EnglishEdit

 
A raspberry trifle (1)

EtymologyEdit

From Middle English trifle, trifel, triful, trefle, truyfle, trufful, from Old French trufle (mockery), a byform of trufe, truffe (deception), of uncertain origin.

PronunciationEdit

  • IPA(key): /ˈtɹaɪfəl/
  • (file)
  • Rhymes: -aɪfəl
  • Hyphenation: tri‧fle

NounEdit

trifle (countable and uncountable, plural trifles)

  1. An English dessert made from a mixture of thick custard, fruit, sponge cake, jelly and whipped cream.
    Coordinate terms: tiramisu, bread pudding
  2. Anything that is of little importance or worth.
    Synonyms: bagatelle, minor detail, whiffle; see also Thesaurus:trifle
    1. An insignificant amount of money.
  3. A very small amount (of something).
    Synonyms: smidgen; see also Thesaurus:modicum
  4. A particular kind of pewter.
  5. (uncountable) Utensils made from this particular kind of pewter.

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TranslationsEdit

VerbEdit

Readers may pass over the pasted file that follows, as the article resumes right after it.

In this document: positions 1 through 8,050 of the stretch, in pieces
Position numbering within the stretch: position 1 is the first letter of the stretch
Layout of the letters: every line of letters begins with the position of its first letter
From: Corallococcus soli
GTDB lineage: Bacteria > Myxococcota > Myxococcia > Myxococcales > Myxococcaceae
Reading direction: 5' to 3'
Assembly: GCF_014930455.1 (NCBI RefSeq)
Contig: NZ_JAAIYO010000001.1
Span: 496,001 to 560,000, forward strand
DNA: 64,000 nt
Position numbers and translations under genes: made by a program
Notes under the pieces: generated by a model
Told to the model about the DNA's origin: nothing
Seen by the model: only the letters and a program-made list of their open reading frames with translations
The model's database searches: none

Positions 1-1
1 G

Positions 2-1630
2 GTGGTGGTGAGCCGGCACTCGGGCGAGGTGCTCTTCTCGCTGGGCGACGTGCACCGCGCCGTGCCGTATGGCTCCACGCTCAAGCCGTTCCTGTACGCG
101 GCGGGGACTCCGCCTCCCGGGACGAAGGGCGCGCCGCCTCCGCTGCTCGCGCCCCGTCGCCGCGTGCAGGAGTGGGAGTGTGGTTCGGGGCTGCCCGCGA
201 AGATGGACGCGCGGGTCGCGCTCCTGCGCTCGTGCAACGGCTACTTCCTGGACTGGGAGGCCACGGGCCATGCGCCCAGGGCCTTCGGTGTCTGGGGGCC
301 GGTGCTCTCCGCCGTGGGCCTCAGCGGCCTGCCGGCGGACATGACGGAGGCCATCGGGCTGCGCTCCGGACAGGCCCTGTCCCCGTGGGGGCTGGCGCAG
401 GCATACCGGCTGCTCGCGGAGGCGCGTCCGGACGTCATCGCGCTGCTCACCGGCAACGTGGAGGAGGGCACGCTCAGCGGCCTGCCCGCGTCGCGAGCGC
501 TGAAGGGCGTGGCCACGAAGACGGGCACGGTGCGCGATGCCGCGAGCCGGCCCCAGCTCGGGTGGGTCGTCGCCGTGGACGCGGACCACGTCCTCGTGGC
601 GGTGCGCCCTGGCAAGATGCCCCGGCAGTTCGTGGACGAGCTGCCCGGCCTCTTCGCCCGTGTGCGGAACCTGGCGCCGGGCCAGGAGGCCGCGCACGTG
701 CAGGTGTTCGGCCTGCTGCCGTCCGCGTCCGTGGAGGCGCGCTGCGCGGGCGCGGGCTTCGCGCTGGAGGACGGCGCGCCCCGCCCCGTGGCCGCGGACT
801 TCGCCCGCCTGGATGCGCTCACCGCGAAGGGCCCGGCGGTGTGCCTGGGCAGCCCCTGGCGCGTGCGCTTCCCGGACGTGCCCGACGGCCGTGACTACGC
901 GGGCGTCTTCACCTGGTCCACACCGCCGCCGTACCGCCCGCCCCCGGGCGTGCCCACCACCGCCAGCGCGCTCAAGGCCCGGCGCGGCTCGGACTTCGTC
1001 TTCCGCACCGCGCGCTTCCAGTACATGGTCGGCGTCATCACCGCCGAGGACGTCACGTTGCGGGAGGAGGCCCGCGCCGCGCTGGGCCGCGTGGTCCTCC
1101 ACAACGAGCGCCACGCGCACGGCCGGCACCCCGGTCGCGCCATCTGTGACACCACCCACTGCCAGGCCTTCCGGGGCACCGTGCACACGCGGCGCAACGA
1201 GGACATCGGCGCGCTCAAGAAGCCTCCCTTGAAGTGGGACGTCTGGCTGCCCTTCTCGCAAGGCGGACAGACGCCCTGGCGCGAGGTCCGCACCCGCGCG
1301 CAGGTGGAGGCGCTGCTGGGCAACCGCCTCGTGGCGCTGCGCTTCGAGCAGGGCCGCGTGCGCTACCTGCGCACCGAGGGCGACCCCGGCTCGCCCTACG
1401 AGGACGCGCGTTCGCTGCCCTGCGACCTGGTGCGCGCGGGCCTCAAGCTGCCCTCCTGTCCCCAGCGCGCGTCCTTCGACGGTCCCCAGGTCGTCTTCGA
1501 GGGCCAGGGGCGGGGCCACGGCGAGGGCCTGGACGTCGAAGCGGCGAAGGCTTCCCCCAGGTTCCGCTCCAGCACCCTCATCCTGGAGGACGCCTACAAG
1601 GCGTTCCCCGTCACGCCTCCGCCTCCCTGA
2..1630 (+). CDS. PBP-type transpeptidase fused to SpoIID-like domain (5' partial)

trifle (third-person singular simple present trifles, present participle trifling, simple past and past participle trifled)

  1. (intransitive) To deal with something as if it were of little importance or worth.
    You must not trifle with her affections.
  2. (intransitive) To act, speak, or otherwise behave with jest.
  3. (intransitive) To inconsequentially toy with something.
  4. (transitive) To squander or waste.
    • c. 1596–1598 (date written), William Shakespeare, “The Merchant of Venice”, in Mr. William Shakespeares Comedies, Histories, & Tragedies [] (First Folio), London: [] Isaac Iaggard, and Ed[ward] Blount, published 1623, OCLC 606515358, [Act IV, scene i]:
      We trifle time: I pray thee, pursue sentence.
    • 1677, Hannah Woolley, The Compleat Servant-Maid, London: T. Passinger, p. 62,[5]
      For an honest and sober man will rather make that woman his wife, whom he seeth employed continually about her business, than one who makes it her business to trifle away her own and others time.
    • 1817 December, [Jane Austen], chapter VI, in Persuasion; published in Northanger Abbey: And Persuasion. [], volume (please specify |volume=III or IV), London: John Murray, [], 1818, OCLC 318384910:
      As it was, he did nothing with much zeal, but sport; and his time was otherwise trifled away, without benefit from books or anything else.
    • 1925, Virginia Woolf, Mrs Dalloway, New York: Harcourt Brace Jovanovich, 1985, p. 189,[6]
      You who have known neither sorrow nor pleasure; who have trifled your life away!
  5. (transitive, obsolete) To make a trifle of, to make trivial.

SynonymsEdit

TranslationsEdit

See alsoEdit

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PortugueseEdit

NounEdit

trifle m (plural trifles)

  1. trifle (English dessert)